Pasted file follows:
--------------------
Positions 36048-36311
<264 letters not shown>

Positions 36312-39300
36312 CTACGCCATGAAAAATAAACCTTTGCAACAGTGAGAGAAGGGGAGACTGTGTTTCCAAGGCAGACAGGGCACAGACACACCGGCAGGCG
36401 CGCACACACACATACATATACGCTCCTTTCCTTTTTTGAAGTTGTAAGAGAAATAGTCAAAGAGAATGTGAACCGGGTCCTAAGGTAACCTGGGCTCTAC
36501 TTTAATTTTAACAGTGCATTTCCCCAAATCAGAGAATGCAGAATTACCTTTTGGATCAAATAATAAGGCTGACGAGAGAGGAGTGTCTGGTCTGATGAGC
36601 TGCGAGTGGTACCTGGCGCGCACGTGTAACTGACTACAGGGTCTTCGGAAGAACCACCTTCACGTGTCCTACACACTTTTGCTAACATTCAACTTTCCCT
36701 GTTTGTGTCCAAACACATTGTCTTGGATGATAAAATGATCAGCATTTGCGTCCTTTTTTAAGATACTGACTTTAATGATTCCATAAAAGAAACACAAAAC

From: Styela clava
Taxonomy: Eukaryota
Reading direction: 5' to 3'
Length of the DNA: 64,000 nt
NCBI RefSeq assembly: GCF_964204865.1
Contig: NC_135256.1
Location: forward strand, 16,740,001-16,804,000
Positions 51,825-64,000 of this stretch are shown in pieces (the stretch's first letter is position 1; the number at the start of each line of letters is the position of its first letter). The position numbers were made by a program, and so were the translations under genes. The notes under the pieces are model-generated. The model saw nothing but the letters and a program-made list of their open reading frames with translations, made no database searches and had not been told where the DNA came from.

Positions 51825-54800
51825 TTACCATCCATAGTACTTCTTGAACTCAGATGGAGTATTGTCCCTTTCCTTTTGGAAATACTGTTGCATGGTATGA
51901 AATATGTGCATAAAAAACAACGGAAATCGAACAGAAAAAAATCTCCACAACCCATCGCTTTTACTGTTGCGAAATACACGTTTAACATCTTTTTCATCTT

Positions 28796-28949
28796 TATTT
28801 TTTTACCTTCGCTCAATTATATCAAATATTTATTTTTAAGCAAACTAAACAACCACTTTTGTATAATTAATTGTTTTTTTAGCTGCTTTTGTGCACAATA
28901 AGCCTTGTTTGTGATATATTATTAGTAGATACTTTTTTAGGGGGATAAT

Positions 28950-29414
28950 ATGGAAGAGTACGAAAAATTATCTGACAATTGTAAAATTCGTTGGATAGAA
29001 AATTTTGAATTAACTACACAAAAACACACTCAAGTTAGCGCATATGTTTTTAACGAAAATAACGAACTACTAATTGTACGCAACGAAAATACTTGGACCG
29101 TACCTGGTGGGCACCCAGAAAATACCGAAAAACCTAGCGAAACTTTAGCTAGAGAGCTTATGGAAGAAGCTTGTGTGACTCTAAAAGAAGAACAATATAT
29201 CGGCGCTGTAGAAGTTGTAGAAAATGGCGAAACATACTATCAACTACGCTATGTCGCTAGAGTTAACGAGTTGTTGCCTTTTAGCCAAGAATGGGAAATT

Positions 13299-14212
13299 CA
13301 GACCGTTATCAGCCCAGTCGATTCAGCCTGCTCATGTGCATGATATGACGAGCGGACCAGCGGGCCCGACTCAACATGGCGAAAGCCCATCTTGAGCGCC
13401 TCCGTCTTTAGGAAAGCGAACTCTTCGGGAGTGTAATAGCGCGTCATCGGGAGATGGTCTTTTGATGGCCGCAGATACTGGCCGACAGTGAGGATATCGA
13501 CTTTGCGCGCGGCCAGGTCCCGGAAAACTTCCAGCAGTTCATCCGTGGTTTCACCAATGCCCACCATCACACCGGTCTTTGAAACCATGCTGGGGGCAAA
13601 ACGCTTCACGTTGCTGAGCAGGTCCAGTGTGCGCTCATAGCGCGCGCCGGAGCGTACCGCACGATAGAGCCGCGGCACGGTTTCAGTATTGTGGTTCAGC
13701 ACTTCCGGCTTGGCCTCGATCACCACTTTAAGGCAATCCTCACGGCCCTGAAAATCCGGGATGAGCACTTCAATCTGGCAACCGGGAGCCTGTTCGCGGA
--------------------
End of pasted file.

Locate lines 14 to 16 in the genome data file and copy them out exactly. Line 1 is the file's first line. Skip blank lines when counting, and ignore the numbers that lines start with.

Contig: NC_135256.1
Location: forward strand, 16,740,001-16,804,000
Positions 51,825-64,000 of this stretch are shown in pieces (the stretch's first letter is position 1; the number at the start of each line of letters is the position of its first letter). The position numbers were made by a program, and so were the translations under genes. The notes under the pieces are model-generated. The model saw nothing but the letters and a program-made list of their open reading frames with translations, made no database searches and had not been told where the DNA came from.